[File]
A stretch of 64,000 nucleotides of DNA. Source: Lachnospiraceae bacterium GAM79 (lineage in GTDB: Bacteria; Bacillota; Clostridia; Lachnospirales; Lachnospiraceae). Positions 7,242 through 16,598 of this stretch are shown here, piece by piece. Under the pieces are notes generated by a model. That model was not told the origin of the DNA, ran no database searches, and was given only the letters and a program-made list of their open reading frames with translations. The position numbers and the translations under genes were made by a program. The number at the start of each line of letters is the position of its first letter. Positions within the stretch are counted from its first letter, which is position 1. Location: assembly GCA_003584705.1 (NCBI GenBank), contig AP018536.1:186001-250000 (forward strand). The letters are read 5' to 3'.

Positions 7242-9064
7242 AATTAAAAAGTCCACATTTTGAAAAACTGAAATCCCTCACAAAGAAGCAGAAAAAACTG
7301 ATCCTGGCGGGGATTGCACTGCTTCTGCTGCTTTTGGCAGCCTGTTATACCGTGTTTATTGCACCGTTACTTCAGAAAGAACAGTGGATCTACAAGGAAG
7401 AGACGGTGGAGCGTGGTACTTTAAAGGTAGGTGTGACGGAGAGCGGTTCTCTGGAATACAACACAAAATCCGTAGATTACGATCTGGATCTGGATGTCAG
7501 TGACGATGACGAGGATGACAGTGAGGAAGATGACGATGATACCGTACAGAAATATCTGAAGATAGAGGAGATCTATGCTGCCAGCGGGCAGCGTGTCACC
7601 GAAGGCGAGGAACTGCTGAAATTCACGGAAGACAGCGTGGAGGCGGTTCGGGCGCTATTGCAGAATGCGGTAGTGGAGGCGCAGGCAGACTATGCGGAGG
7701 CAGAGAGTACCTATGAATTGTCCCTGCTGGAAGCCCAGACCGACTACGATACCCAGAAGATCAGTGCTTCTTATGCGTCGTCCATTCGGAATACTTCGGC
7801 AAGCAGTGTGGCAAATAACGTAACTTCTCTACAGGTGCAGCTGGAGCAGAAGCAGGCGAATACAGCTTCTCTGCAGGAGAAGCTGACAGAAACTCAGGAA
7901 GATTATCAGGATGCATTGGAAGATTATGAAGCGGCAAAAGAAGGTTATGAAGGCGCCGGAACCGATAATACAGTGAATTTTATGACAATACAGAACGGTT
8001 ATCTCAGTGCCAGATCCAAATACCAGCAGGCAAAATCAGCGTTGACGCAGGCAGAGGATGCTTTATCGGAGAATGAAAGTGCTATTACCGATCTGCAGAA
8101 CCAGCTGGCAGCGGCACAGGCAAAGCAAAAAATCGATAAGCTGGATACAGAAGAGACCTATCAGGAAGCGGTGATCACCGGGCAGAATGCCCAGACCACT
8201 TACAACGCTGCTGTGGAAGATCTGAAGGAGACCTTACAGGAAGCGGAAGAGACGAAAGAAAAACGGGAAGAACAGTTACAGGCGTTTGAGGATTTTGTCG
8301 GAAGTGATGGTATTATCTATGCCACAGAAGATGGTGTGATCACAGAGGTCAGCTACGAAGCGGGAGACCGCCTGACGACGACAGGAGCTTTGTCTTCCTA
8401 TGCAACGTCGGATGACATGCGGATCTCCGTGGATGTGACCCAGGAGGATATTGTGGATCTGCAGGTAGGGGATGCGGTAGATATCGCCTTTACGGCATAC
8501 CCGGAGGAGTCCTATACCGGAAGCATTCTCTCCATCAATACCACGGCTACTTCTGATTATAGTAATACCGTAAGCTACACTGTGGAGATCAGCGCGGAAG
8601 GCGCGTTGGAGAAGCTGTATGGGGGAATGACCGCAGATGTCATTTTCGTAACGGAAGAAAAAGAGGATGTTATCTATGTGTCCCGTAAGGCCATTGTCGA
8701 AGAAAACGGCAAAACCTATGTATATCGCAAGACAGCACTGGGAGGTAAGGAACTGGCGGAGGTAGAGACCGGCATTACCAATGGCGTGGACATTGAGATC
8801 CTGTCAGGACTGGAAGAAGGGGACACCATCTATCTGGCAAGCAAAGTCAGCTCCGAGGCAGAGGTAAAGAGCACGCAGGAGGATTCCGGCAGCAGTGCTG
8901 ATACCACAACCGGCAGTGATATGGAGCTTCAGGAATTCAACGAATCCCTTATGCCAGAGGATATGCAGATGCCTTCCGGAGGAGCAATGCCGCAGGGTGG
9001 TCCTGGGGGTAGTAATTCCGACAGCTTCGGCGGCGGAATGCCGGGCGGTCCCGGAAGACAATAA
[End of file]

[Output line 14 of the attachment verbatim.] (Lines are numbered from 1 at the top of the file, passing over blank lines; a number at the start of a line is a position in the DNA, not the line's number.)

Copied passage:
8301 GAAGTGATGGTATTATCTATGCCACAGAAGATGGTGTGATCACAGAGGTCAGCTACGAAGCGGGAGACCGCCTGACGACGACAGGAGCTTTGTCTTCCTA